Press release from the Tennessee Republican Party; April 2, 2012:
Benjamin Franklin once said, “In this world nothing can be said to be certain, except death and taxes.” Those words of wisdom ring particularly true in Tennessee, where you pay taxes, die, and then pay taxes again.
Your Tennessee General Assembly is working to change that by moving forward with two key proposals: phasing out the death tax entirely by 2016 and the complete elimination of the state’s gift tax this year.
Tennessee is one of only 19 states in the country, and two in the Southeast, that impose a death tax. Even worse, we are one of only two states in the entire country, the other being Connecticut, that levy a gift tax. Both tax policies send a terrible message to Tennesseans: Squander what you have today, lest the government confiscate it tomorrow. However, if you work hard your entire life, live frugally, create jobs and seek to pass your legacy on to your family, we will punish you for doing so.
We know that these policies drive people out of Tennessee and into states like Florida that do not penalize people for their hard work. The wealthiest among us do not pay the death tax, because they move. Instead, these taxes mostly affect cash-poor farmers and small-business owners who are faced with breaking up the farm or business to pay their tax bills. Keep in mind these difficult decisions come at the most unpleasant of times: the passing of a loved one.
While some argue it would cost the state money to eliminate these taxes, the reality is that we actually lose money because of them. If we are able to keep retirees and investors in our state, and encourage others to retire here from neighboring states, they become Tennessee taxpayers. They would buy homes and pay property taxes, they would purchase cars and other items on which they would pay a sales tax, and they might even invest in small businesses and pay business taxes — keeping and creating jobs in Tennessee.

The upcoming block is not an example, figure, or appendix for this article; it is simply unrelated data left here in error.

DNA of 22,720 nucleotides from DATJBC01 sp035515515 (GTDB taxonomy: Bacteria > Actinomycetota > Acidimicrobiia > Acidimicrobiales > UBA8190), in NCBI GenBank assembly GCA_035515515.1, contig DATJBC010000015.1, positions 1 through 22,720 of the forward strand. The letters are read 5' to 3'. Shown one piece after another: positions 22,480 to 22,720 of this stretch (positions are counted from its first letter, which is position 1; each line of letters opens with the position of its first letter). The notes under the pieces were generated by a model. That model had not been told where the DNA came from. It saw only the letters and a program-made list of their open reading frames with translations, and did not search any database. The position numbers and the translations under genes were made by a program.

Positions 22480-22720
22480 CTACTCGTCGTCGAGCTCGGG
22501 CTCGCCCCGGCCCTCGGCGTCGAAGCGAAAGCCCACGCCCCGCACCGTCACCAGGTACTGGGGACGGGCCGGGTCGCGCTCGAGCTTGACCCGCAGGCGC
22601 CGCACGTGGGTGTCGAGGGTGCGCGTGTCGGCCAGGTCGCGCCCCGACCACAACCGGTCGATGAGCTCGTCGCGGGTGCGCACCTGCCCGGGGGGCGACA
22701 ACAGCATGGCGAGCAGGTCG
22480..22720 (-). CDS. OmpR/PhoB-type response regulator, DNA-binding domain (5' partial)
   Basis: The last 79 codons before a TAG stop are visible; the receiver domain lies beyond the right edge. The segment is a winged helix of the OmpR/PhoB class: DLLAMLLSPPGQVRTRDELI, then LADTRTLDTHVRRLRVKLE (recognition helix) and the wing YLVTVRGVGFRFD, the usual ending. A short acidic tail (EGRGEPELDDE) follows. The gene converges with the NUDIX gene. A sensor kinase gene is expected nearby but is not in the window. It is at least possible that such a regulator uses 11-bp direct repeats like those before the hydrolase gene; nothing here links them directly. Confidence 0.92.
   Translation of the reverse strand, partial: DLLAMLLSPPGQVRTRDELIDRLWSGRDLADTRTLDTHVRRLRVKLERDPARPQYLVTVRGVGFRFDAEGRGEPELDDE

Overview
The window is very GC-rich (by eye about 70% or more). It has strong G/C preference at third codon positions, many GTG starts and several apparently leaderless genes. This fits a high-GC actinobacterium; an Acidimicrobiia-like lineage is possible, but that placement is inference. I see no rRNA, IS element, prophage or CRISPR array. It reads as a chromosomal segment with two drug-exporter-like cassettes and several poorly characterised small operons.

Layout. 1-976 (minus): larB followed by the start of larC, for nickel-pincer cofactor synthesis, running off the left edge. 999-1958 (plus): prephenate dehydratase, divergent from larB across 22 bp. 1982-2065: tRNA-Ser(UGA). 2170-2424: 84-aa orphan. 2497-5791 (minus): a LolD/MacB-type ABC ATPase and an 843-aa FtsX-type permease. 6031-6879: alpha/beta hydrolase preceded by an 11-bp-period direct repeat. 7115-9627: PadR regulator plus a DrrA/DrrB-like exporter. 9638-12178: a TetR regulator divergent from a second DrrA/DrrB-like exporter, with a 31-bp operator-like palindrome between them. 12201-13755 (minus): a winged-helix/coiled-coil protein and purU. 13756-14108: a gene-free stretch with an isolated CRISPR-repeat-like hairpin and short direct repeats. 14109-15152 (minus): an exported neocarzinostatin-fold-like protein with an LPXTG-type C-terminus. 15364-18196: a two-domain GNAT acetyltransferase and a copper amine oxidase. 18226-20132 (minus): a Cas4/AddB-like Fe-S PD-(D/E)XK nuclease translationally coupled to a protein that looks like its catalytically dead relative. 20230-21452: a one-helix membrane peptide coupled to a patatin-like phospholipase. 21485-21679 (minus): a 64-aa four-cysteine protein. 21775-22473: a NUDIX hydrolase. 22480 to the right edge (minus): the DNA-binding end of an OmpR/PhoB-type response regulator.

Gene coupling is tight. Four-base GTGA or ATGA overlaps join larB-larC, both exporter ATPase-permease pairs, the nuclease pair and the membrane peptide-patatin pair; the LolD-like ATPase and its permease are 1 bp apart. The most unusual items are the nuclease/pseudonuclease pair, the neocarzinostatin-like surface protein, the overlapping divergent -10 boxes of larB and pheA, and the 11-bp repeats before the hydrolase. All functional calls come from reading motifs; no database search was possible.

House Finance, Ways and Means Chairman Rep. Charles Sargent has made these two bills his top priority. Because of his leadership, both are on the path to passage. Our House Republican Caucus stands firmly behind the proposals, not only because it makes good economic sense, but also because it is the moral thing to do.
Tennessee’s revenues are on the rise. When a surplus comes in, Republicans believe this money should be returned to the taxpayers, and that is exactly what we intend to do this year.
Beth Harwell, R-Nashville, is speaker of the Tennessee House of Representatives.
Follow Beth on Twitter @speakerharwell & Like her page on Facebook at www.facebook.com/bharwell56